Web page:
Happy Hausfrau Series: Papeta-par-Eedu

6 Sep

Greetings from the home of the happy hausfrau! Don those aprons and follow me into the kitchen, chop chop.

By popular demand (yours) and a need for a taste of home (mine), today we’re making a quick, easy Parsi dish called ‘Papeta-par-eedu’. Say it with me now: puh-pay-taa  pur  ee-doo. In English, eggs on potatoes.

The eedu to my community is a member of the family. Would you eat breakfast without them? Would you not wait for them to join you at dinner? Part nutritious, part delicious and the stuff of Parsi legend, we break an eedu on top of practically anything: tomatoes, spinach, potato straws, wafers (yes, wafer-par-eedu exists), fried bananas, you get the picture. In case you don’t, know that we even break eggs in the immediate vicinity of new cars and newlyweds. No, I will not tell you what newlywed-par-eedu tastes like .

Without further ado, the cast of characters:

Clockwise, from left: Cooking oil, ginger-garlic paste, salt, coriander that doesn’t look like it just attended someone’s funeral, a medium-sized onion, 3 large papeta, cooked ahead of time for 3 and a half minutes in the microwave, 2 green chillies, 3 eeda (plural of eedu)

Next up, splash a little oil into a frying pan. And say “Hey, slick chick!”. The oil and pan will both thank you and then squabble about who that compliment was for.  Leave them to it and get busy chopping your onion and chillies. Remember my gallant knight from this post? He’s back to the rescue.

Toss the onions (and chillies–minorities aren’t invisible, we have feelings too) into the nicely heated oil and saute until half cooked. Why half? Because picture abhi baaki hai, mere dost.

Halfway through the half-cooking, (of course that makes sense), the twin sisters of superstardom, Ginger and Garlic, make an entrance in a teaspoon, slithering among the chanting crowds, blowing air-kisses to their translucent fans. Salt brings up the rear, carrying their make-up bags.

Let them mingle with the hoi polloi. You, minion, have work to do. Remember the 3 musketeers?

Hello, Peeluddin.

I say po-tay-toh, you say poh-tah-toe…………..po-tay-toh, poh-tah-toe…………..just peel the whole thing off. And please tell me you’ve heard that song. Don’t crush a retro girl’s heart.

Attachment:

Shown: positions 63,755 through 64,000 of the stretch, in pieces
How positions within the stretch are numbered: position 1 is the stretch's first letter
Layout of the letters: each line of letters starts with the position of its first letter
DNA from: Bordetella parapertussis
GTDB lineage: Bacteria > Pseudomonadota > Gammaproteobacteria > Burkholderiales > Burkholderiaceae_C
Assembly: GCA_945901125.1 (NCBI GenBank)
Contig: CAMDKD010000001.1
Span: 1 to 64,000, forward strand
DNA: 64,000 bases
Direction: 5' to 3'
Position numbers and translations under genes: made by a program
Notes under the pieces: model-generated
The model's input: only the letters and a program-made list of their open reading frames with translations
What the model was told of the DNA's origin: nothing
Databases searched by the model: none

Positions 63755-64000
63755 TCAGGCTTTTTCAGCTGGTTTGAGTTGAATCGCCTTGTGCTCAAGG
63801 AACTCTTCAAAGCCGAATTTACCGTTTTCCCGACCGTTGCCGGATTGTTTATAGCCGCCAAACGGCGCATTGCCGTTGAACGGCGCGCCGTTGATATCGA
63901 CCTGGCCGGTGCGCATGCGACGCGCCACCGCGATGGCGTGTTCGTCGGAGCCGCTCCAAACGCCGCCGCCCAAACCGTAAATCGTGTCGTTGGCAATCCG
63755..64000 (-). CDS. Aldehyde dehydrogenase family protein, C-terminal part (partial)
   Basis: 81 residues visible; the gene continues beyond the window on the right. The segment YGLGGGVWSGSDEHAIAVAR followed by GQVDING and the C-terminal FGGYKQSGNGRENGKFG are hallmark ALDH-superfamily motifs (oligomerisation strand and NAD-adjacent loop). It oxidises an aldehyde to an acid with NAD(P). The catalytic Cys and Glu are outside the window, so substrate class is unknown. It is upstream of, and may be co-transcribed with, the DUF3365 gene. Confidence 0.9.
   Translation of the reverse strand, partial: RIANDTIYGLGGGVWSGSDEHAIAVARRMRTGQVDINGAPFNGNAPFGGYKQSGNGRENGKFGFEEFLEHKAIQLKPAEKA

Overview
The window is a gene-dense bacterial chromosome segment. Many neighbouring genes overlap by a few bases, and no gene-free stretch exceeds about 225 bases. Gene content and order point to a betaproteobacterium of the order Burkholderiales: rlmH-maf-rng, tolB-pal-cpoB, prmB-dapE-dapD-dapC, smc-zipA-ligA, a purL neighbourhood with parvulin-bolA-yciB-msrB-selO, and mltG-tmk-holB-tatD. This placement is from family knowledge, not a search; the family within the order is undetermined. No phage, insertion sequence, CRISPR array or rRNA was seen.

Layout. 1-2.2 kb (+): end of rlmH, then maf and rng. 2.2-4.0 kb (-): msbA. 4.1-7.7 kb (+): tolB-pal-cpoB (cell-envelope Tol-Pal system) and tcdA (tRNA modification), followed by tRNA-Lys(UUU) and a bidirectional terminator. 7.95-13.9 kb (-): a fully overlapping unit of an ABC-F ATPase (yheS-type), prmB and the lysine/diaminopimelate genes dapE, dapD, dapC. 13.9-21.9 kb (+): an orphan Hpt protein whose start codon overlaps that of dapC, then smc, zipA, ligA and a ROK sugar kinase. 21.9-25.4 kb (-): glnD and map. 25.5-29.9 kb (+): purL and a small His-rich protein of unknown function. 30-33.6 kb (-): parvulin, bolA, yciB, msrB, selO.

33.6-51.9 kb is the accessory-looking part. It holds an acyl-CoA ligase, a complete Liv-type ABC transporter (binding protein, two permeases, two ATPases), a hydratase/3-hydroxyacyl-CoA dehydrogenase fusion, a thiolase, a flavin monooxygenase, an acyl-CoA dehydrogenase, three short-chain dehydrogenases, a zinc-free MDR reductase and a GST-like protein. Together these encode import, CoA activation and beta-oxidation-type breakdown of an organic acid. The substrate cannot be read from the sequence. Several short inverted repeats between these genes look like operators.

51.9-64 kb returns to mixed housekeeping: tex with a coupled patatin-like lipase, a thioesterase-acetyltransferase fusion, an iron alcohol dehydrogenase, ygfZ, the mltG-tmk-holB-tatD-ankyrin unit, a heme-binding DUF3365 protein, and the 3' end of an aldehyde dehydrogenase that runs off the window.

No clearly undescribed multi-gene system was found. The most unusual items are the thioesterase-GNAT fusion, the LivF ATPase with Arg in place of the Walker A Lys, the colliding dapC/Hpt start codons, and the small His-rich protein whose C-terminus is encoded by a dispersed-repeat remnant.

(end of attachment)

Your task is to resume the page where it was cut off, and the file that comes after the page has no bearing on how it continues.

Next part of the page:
Slice them poh-tah-toes into rounds not more than 1/4 inch thick. If I were smart like my Mummy, I’d slice them thinner and let them cook in the pan itself. But no, I must be rebellious and Subvert Societal Slicing Standards. Thank you for bearing with my alliteration allergy.

Add the slices to the pan, gently coating them with the onion mixture, and let them discuss stock market prices for 5 minutes or until cooked, whichever is sooner. This is supposed to be quick and easy, remember?

Next, flatten out the potato-onion blend to form a base, covering the entire bottom of the pan. This is important, our friend Eedu needs back-up. Then crack the eggs onto this base and marvel at the golden orb of perfection that is each eedu.

See what I mean? Sprinkle salt on top of the eggs, both yolks and whites. And then, I get to use my 2 favorite phrases:

1) Put a lid on it

2) Make it sizzzzzle, baby

Let the lid steam up. And control your anxiety about not being able to see what’s going on. Do you keep an eye on your kids all the time?

Teachers leave them eggs alone. (Name that song.) (Okay fine, so I modified it.) (A little.)

Depending on whether you like your yolks firm or runny, keep the lid on longer or shorter by 2 to 3 minutes. Once the egg whites start congealing like peace flags, you’ll know that is a Sign and the war is over.

Remember our pal coriander? Now’s a good time to lop her head off and sprinkle her onto the rapidly-forming eggs. I’d share a picture, except the dork who took it accidentally deleted it from her folder. The fools I have to deal with.